Mr. Hammond: The Minister said that the amendment covers situations in which there is an existing arrangement. Can he confirm that the clause will apply equally to new contracts that include procedures

    ''additional to, and not inconsistent with''

the statutory procedures?

Alan Johnson: Yes, they would. The three-step procedure has been designed to be simple for those organisations that do not have a procedure at the moment, and there is no ambiguity. The procedures were designed to be simple and easy to understand. Relatively few actions are involved, they are clearly defined and it should be straightforward for employers to ascertain whether their procedures are consistent with the statutory minimums. Uncertainty should not arise, and I do not believe that there is a strong argument to set up an accreditation system to certify the procedures that individual employers operate. Such a certification procedure would be costly: hundreds of thousands of employers operate procedures, and many of them might wish to gain the accreditation on offer.

There is nothing to stop reputable organisations from drafting procedures that may serve as models. Employer organisations or trade unions may wish to do so and, more generally, ACAS stands ready to advise individual employers on their internal procedures.

In summary, it would be relatively easy for employers to check their own procedures against the statutory minimums. If employers are in doubt, sources of advice are open to them to help with the exercise. I fully share the hon. Gentleman's concern that we do not make more work for lawyers: a Government-funded accreditation system would be unnecessary and wasteful. I hope that the hon. Gentleman will withdraw his amendment.

Mr. Hammond: I am interested to hear the Minister's comments. I did not draft the amendment to provide an accreditation system but as a way of delivering to employers certainty that the contract that they offer is compliant. I recognise what the Minister said about ACAS's willingness to advise, provide information and generally support the process. The purpose of the amendment is to flag was to flag up the issue and to ensure that the Minister had considered it. Having heard his comments, I beg to ask leave to withdraw the amendment.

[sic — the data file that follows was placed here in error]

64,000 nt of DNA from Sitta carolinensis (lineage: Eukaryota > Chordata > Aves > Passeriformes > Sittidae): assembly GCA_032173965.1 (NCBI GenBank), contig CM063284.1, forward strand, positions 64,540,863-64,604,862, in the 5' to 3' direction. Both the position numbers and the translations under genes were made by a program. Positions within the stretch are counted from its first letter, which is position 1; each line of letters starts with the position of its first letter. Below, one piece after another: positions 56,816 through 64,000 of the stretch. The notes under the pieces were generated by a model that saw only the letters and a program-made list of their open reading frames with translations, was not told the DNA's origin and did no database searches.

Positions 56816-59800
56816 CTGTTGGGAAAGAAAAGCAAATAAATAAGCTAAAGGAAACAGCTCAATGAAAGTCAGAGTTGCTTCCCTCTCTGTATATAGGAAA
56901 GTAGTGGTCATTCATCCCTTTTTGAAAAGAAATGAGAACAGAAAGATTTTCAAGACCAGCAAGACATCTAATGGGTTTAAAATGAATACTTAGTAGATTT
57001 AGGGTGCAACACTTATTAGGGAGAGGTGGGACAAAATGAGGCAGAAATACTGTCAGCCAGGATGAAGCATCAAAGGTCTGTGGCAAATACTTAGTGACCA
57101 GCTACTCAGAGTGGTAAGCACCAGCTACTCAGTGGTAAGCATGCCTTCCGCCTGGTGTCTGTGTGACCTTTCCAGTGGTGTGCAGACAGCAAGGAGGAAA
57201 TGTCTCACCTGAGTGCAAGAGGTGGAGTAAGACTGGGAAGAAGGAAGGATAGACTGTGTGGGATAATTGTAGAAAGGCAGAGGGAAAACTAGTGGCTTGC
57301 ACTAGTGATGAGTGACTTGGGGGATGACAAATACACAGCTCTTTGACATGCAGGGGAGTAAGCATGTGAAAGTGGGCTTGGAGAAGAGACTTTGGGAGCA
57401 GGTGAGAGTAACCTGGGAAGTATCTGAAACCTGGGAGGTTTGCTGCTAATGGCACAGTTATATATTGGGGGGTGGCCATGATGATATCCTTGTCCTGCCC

Amendment, by leave, withdrawn.

Clause 30 ordered to stand part of the Bill.

Clause 31

Non-completion of statutory procedure: adjustment of awards

Mr. Hammond: I beg to move amendment No. 54, in page 36, line 34, leave out paragraph (d).

The Chairman: With this it will be convenient to take amendment No. 55, in page 36, line 36, leave out paragraph (e).

Mr. Hammond: Clause 31 deals with a penalty system for failure to comply with statutory procedures and a number of issues arise which I am sure Members on both sides will want to explore. That is probably best done on clause stand part.

I suspect that the amendments have been grouped for reasons of economy, not because there is a clear link between them. Amendment No. 54 seeks to leave out clause 31(5)(d), which says that the Secretary of State may by regulations

    ''make provision about circumstances in which a person is to be treated as not subject to, or as having complied with, such a requirement'',

that is, the requirement to undertake the statutory procedure. The amendment was tabled to probe the Minister as to the circumstances in which he intends to designate a person as being ''not subject to'' such a provision, or as ''having complied with'' it.

Alan Johnson: A key part of the Bill is to ensure that procedures are used to try to resolve disputes. Clause 31 and the regulations made under it will encourage completion of the statutory procedures by enabling tribunals to vary an award if a party does not comply with the requirements of the procedure in question.

At the same time, we recognise that there will be occasions when it will not be appropriate or possible for a party to complete or even initiate procedures. One example would be where the applicant has suffered harassment and the person to whom she would have to complain has been implicated in the harassment claim. Another example would be where there was the threat of violence by either party. That issue was raised in an earlier debate. Serious illness could also make completion of the procedures impossible. Nor do we envisage that the statutory procedures should be used when the issue has been handled as a collective process.

When provisions are fleshed out in regulations, a balance will have to be struck between not allowing so many exemptions as to nullify the purpose of the clause and recognising that there will be circumstances in which it would be unreasonable or impractical to expect the procedures to be used or completed.